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Parenthood, as Displayed by Mrs Muller in “Doubt”

John Patrick Shanley writes the drama play, “Doubt”, in which he covers a spectrum of moral, religious, and social issues. The play is centered around a stringent nun’s (Sister Aloysius) allegations towards a priest’s (Father Flynn) sexual advances on one of the students (Donald) at a Catholic school where they serve. Shanley eventually adapts the play into a film, maintaining the plot’s core while adding a few characters. In both the play and film, Shanley illuminates the motif of motherhood through the character of Mrs Muller (Donald’s mother) and her response to Sister Aloysius’s allegations. Shanley is keen to provide depth of character with background circumstances forcing Mrs Muller to overlook these allegations for her son’s education. This event forces the audience to question Mrs Muller’s compassion and motherhood. The film provides a different emotional outlook on the situation, albeit it does not alleviate its gravity. The social-cultural background of Mrs Muller/Miller plays an instrumental role in shaping the perception of her response towards these allegations.

In the play, Mrs Muller’s primary concern for her son is education attainment. First, it is important to understand that Donald is the first and only colored student in the school; as Mrs Muller explains in the 8th scene, “He’s the only colored here. He’s the first in this school.” (Shanley 40). She also explains that Donald “knows what opportunity” he has in the school (Shanley 40). Mrs Muller finds it hard to confront any possibility that her son is being abused in a school that offers him an immense educational opportunity. Even before Sister Aloysius lets her in on why she summons her, Mrs Muller appears defensive, claiming that Donald only has until June. She says, “whatever the problem is, Donald just has to make it here till June.”(Shanley 41) She goes on that graduating from that Catholic school offers him “a better chance of getting into a good high school. And that would mean an opportunity at college.” (Shanley 42). Mrs Muller is not ashamed to admit that she only cares about her son graduating from school, regardless of the circumstances.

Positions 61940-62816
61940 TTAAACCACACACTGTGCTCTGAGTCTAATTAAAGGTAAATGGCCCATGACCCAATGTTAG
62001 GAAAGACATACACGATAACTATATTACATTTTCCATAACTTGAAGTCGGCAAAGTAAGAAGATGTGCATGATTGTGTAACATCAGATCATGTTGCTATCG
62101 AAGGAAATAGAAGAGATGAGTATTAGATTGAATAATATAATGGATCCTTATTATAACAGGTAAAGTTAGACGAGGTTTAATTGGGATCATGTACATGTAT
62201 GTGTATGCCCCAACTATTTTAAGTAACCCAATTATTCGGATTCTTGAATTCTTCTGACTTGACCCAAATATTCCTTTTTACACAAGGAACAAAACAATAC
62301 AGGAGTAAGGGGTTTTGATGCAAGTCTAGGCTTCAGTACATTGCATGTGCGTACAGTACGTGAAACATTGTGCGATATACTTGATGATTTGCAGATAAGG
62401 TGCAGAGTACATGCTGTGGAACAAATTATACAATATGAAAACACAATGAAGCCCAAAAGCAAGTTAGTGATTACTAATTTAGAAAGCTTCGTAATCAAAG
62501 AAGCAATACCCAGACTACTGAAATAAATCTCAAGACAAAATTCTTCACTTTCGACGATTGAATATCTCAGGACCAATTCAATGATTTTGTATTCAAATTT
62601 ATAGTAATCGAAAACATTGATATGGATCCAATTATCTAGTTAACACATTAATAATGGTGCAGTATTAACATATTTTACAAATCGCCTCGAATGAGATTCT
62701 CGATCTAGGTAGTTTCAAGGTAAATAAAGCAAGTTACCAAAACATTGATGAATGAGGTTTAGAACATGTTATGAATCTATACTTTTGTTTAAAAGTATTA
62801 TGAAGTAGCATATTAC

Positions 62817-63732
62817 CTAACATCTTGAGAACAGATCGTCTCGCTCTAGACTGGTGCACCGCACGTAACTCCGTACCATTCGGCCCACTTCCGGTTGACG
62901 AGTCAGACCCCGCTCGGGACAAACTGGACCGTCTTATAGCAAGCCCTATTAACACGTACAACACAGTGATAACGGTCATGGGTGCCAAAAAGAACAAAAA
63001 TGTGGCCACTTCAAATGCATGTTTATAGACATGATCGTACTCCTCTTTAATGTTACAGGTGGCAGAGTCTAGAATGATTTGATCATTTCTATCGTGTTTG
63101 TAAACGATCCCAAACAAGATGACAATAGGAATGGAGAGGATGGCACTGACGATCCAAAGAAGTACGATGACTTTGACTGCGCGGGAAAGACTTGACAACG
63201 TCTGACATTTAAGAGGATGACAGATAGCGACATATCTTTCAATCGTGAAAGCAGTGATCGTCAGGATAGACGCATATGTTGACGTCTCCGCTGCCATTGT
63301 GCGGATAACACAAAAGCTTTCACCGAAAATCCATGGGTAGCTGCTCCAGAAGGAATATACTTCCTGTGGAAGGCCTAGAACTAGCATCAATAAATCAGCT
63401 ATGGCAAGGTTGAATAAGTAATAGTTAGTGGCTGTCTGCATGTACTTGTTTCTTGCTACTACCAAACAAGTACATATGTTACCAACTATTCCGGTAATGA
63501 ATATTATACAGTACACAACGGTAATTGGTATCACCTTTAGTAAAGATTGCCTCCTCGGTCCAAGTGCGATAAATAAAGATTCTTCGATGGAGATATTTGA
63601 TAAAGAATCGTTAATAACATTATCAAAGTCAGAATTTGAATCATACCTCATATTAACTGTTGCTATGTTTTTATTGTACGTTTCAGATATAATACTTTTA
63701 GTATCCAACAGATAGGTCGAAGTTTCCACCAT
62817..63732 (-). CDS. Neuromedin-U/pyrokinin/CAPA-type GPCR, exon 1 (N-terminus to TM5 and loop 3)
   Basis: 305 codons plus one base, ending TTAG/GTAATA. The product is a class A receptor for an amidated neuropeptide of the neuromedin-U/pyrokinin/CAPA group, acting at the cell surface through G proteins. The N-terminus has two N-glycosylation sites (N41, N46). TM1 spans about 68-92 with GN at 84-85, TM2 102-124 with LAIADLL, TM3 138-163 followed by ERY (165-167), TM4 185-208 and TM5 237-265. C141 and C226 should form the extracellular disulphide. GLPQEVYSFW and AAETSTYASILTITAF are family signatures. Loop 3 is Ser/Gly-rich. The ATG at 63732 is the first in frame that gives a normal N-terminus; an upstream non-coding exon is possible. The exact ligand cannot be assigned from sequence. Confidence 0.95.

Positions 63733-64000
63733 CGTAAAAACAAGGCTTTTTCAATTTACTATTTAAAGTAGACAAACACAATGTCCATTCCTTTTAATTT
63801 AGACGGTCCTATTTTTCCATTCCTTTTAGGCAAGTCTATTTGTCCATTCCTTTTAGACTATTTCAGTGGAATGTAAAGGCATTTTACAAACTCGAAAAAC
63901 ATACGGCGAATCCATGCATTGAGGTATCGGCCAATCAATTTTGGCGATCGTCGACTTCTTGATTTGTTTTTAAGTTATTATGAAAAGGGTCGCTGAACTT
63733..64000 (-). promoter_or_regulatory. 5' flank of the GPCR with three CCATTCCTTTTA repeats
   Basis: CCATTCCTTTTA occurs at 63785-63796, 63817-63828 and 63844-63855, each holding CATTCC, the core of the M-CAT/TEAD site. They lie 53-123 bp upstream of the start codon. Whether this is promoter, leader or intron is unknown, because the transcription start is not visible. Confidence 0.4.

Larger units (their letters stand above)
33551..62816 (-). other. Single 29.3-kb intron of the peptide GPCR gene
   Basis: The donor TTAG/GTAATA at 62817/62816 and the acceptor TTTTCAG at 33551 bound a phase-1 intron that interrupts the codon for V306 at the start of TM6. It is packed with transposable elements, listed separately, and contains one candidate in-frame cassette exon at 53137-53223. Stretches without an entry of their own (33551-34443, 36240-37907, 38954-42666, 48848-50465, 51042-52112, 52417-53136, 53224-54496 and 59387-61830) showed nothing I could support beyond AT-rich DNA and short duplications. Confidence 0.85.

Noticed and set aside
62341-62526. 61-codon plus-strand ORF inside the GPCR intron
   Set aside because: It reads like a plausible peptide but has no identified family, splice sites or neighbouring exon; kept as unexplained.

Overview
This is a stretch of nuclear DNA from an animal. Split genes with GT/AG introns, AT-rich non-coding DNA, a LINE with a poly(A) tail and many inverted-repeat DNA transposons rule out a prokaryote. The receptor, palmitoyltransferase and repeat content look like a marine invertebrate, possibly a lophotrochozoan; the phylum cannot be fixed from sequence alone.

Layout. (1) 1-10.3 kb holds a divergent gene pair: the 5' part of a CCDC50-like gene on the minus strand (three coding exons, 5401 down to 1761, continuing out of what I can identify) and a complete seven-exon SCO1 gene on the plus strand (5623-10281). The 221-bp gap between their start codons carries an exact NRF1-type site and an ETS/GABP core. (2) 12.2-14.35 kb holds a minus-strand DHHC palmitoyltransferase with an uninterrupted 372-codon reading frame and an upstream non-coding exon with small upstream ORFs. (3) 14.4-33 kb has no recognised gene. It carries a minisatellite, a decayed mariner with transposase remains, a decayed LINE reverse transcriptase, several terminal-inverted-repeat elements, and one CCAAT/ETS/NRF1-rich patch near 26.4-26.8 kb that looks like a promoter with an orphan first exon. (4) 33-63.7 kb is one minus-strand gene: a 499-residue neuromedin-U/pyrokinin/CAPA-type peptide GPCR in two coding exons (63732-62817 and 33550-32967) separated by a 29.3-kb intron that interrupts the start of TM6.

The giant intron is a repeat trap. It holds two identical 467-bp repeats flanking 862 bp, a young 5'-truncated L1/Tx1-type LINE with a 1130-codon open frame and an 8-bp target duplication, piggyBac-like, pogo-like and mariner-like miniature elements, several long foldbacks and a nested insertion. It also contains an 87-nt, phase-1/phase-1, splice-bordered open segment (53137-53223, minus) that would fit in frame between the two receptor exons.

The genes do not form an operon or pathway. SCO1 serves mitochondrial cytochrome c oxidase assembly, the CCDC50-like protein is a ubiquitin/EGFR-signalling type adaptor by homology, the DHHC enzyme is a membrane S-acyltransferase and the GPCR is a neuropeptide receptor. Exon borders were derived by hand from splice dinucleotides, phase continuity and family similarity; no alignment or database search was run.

Mrs Muller shows another secondary reason that makes her adamant about her son’s stay in the school. She views the relationship between Father Flynn and Donald as positive, claiming that Flynn has “been watching out for him.” (Shanley 41). In this situation, too, it is crucial to comprehend the background circumstance. Before being moved to this Catholic, Donald was in a public school, which was rough for him. Donald’s father resisted his move to the Catholic school as he “thought he’d have a lot of trouble with the other boys.” (Shanley 41). Mrs. Muller defends her son’s act of drinking altar wine as a reaction to the pressure of being the only colored student in the school. However, she says her husband sees it differently, having “beat the hell out of him over that wine.” (Shanley 41). Donald’s father, who is supposed to be Donald’s male role figure, treats him harshly. Therefore, when a compassionate male figure appears in Donald’s life as Father Flynn, Mrs Muller becomes appreciative. As such, she is not being defensive of Father Flynn; rather, she is acting in what she terms as her son’s best interests.